This week the World Education Forum convenes in Incheon, South Korea. Drawing leaders from UNESCO member states and heads of international organizations and NGOs, the 4-day gathering will examine global education priorities and discuss a framework for action and implementation of shared goals and targets.
Stanford scholars are urging Japan to take advantage of an upcoming opportunity to show clear, heartfelt remorse for its actions surrounding World War II.Making such amends will give Japan credibility as it seeks to assume a global leadership role well into the future, they say.
In a recent interview with Korea Daily, Gi-Wook Shin, director of the Shorenstein Asia-Pacific Research Center, said that South Korea needs to be more strategic in its approach to its foreign policy agenda. The country’s leadership must aim to be more proactive in handling current diplomatic issues.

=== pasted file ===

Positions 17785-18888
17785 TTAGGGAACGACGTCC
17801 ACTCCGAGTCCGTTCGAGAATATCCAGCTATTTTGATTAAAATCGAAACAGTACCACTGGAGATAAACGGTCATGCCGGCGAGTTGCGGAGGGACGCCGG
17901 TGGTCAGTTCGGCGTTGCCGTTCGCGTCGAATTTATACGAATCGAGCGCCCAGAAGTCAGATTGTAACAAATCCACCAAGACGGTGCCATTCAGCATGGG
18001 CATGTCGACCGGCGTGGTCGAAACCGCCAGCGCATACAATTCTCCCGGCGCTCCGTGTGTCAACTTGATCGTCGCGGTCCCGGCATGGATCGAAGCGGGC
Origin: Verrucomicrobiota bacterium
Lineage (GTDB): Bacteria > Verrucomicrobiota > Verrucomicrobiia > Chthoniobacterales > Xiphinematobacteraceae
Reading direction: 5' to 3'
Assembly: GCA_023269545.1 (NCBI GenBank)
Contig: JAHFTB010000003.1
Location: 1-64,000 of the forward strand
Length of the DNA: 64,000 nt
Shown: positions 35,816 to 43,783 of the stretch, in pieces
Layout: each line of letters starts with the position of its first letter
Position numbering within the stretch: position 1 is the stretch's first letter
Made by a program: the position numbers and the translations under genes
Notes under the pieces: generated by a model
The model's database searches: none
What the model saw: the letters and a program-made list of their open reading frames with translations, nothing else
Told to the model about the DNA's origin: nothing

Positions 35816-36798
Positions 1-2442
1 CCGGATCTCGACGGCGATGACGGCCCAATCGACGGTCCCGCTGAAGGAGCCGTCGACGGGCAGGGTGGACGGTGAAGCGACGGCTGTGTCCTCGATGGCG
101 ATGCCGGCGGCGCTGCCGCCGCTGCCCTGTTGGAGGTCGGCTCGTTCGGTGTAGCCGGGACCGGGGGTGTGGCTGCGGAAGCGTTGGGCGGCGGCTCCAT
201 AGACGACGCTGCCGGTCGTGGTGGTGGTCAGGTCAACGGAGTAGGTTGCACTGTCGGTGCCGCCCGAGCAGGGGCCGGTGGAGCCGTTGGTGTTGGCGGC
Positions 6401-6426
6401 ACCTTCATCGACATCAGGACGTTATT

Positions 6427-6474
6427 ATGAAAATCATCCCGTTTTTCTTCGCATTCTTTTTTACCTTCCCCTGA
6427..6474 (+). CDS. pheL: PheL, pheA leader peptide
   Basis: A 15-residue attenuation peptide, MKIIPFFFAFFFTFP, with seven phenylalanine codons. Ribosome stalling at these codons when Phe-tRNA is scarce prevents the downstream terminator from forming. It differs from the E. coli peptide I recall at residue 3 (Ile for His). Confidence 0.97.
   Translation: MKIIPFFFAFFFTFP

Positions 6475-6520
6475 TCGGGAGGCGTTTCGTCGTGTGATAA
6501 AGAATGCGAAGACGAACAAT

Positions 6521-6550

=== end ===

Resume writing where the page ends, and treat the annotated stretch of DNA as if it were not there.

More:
When China first proposed creating the Asian Infrastructure Investment Bank (AIIB) in 2013, it generated considerable anxiety in Washington and many other capitals. Many pundits and policymakers view the AIIB as a bid to undermine or replace the international architecture designed by the United States and its allies since the end of World War II. Although several U.S.